19 November 2016
In 1928, a year before the stock market crash that ushered in the Great Depression, and 11 years before the outbreak of World War II, the great Marxist revolutionary Leon Trotsky wrote:
“In the period of crisis, the hegemony of the United States will operate more completely, more openly and more ruthlessly than in the period of boom. The United States will seek to overcome and extricate herself from her difficulties and maladies primarily at the expense of Europe, regardless of whether this occurs in Asia, Canada, South America, Australia, or Europe itself, or whether this takes place peacefully or through war.”
These words are worth bearing in mind when considering the political significance of the election of Donald Trump and the nervous reaction from within ruling circles in Europe as it becomes clear that the president-elect intends to pursue a radical nationalist agenda at the expense of Europe.
Outgoing US President Barack Obama has been touring Europe over the past week to praise the state of democracy on both sides of the Atlantic, and to assure European officials that the damage to trans-Atlantic relations caused by Trump’s election could be managed. Events, however, have a logic of their own.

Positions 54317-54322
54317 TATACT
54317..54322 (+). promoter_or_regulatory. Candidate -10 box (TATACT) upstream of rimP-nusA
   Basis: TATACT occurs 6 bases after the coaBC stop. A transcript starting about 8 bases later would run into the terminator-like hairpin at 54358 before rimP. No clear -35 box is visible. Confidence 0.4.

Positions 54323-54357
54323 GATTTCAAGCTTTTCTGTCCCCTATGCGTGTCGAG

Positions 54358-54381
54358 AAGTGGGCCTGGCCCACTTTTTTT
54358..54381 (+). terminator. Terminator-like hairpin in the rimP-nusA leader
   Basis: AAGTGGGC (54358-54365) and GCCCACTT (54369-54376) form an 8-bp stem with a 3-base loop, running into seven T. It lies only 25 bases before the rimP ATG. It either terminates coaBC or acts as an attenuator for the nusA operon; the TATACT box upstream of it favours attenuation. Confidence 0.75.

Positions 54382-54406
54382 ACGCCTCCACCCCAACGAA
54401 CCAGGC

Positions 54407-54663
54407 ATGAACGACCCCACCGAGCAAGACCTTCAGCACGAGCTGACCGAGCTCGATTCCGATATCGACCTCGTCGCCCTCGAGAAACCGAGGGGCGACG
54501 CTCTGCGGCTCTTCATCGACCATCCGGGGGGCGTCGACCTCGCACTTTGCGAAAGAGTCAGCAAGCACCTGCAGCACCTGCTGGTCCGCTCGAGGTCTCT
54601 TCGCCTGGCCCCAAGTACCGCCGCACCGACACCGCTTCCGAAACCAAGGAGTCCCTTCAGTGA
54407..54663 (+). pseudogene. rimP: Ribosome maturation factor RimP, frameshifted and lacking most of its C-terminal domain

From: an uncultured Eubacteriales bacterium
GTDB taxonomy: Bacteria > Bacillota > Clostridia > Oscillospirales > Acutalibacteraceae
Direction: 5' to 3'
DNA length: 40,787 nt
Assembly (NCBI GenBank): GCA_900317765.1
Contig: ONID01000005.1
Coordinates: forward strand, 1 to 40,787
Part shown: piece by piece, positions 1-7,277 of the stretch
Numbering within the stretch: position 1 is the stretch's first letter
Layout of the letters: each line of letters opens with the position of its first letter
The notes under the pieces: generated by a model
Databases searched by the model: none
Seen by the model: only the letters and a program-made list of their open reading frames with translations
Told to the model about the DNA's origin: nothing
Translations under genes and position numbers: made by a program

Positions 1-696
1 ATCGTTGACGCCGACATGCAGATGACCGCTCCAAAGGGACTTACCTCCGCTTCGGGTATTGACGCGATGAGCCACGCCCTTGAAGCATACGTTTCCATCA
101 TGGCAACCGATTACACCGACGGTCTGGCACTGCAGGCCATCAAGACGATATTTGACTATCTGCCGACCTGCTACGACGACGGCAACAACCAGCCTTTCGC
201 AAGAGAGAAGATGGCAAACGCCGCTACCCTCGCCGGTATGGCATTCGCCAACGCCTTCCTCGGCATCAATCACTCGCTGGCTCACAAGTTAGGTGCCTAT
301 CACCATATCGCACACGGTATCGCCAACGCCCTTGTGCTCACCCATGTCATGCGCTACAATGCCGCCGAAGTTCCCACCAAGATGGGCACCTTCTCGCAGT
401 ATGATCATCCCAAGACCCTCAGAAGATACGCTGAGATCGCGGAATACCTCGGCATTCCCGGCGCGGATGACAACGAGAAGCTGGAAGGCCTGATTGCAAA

In Athens and Berlin, Obama met with representatives of the European ruling class, who have largely reacted to Trump’s election with dread. The rise of Trump—who has threatened to undermine the NATO alliance signed between America and Western Europe in 1949, discussed the use of nuclear weapons in Europe, and vocally endorsed torture—has shaken European politics to the core.
French daily Le Monde wrote that Trump’s election meant “the end of an era, that of the ‘benevolently hegemonic’ role of the US, that it inherited from World War II. First in the Cold War, against the USSR, then after the collapse of communism and the fracturing of the Soviet Union in 1991, Washington led the free world, at the head of the ‘West.’”
The British Economist magazine wrote in a worried editorial that with the fall of the Berlin Wall, “history was said to have ended,” bringing with it the final triumph of “liberal democracy.” With Trump’s victory, however, “that illusion was shattered. History is back—with a vengeance.” The election is a “hammer blow both to the norms that underpin politics in the United States and also to America’s role as the world’s pre-eminent power.”